Maybe other people feel differently, but I feel like The Simpsons' obsession with the status quo is hurting the emotional appeal of an episode like Duffless. There are certainly other episodes that fall under this topic, but Duffless is the one that stands out to me.
I've never really gotten the universal praise for Duffless as an episode because it seems like a very pointless episode in the grand scheme of things. At the conclusion, Homer is supposed to learn that he shouldn't let alcohol control his life, yet he continues to repeatedly abuse it throughout the run of the series. Homer bicycling away with Marge at the end of the episode is naturally a sweet scene and all, but it ultimately doesn't really mean anything... He just rubber-bands back to exactly the same guy he was before. He continues to spend hours at a dank bar, while Marge is home with the kids.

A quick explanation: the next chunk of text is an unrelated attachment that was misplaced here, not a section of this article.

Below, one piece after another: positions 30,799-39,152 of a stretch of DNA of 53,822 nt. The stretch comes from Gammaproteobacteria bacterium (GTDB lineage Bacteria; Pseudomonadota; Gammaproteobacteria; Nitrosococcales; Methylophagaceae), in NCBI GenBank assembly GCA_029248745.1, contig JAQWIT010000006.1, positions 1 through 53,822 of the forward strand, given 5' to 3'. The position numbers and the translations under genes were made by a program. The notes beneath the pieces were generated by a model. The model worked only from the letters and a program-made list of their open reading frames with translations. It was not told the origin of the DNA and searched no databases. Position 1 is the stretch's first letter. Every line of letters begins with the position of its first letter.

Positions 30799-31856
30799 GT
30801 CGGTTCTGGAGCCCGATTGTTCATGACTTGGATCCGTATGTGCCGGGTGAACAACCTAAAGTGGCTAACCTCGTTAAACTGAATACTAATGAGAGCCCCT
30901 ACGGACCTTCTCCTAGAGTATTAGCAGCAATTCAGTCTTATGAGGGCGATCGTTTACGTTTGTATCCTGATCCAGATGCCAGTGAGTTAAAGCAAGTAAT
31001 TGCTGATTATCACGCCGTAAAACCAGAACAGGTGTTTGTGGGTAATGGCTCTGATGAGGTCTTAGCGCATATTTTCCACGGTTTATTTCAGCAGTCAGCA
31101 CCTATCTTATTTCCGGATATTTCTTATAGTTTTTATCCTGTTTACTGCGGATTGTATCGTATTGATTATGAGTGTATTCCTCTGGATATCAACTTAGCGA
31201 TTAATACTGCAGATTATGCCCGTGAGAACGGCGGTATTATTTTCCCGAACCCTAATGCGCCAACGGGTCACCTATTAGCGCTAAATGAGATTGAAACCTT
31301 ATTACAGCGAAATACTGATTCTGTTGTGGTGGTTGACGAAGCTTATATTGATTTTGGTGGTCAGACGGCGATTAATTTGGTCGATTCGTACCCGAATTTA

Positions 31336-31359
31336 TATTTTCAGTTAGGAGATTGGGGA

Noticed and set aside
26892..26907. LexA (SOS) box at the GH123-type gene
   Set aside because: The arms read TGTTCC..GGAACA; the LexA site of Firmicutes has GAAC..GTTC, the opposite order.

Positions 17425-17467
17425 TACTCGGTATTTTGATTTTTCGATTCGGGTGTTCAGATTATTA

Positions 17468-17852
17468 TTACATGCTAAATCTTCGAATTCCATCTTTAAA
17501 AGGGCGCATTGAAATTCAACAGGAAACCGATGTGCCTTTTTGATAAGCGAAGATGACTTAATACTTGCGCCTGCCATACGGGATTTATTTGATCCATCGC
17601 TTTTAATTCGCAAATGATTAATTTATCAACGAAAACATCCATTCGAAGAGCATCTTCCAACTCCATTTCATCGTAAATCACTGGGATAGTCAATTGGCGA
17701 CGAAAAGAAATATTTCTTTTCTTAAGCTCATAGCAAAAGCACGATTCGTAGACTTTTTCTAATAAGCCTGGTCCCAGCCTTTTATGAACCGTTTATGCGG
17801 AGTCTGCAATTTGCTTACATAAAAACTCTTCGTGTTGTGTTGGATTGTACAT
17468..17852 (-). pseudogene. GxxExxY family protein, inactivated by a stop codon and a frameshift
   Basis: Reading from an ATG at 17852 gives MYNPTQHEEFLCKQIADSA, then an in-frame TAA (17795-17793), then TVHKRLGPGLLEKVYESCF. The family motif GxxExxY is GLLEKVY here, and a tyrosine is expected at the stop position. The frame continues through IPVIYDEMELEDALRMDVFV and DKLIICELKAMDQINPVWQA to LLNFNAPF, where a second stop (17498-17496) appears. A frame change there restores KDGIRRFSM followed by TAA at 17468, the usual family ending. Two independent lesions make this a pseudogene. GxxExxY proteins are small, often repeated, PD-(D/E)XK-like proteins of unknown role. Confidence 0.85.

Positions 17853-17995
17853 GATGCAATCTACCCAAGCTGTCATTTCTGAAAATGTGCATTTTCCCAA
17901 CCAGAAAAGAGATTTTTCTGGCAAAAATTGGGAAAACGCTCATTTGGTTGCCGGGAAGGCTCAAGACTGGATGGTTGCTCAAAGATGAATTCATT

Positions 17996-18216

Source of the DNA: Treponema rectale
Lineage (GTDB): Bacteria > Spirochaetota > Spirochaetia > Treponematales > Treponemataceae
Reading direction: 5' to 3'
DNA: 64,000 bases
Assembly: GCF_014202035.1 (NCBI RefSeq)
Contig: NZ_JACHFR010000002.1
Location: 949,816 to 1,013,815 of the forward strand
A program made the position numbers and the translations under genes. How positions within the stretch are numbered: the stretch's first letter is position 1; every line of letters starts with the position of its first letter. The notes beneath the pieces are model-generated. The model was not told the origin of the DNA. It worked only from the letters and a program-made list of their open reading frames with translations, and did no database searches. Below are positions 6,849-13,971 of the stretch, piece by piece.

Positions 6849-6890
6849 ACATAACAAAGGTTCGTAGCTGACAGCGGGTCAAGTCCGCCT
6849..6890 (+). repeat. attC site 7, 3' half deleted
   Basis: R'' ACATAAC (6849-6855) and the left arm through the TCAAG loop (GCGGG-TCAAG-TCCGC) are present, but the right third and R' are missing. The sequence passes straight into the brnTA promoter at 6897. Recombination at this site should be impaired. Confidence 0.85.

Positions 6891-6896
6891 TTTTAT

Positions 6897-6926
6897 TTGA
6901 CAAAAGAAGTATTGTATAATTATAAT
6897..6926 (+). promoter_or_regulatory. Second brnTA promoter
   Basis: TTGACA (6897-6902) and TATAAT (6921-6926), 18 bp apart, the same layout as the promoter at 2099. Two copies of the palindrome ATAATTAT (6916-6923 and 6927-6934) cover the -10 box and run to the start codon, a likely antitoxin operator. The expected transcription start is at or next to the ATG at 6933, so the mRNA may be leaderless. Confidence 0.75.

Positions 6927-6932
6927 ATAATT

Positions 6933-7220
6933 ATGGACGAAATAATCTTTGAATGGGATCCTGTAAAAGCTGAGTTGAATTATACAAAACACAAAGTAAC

I don't know how fair this criticism is because, no, I don't think Homer should have gone completely sober after that point... After all, we saw what happened with Barney. It's a weird paradox where the audience is supposed to feel good about a character changing, even though the character completely reverts in the next episode. It's almost like the viewers and The Simpsons are in an abusive relationship, with The Simpsons continually professing, "I'll change" and we believe them because it gives warm fuzzies.
After watching 500 episodes of The Simpsons and being used to their status quo shtick, this is probably the main reason why the show lacks a real emotional punch sometimes. Yeah, Moe learns something from Maya when she leaves, but does it really matter in the grand scheme of things? Nah, not really. Moe never references her again, and acts exactly as he did before. It's tough when these changes are "inside" of the characters because, after reverting to status quo again, it's hard to tell if these morals/revelations are still inside of them. In that regard, the show can feel very nihilistic and empty in some ways.
What do you think? Should we just evaluate the emotional appeal of an episode on just its own merits or should the context of the series play a role?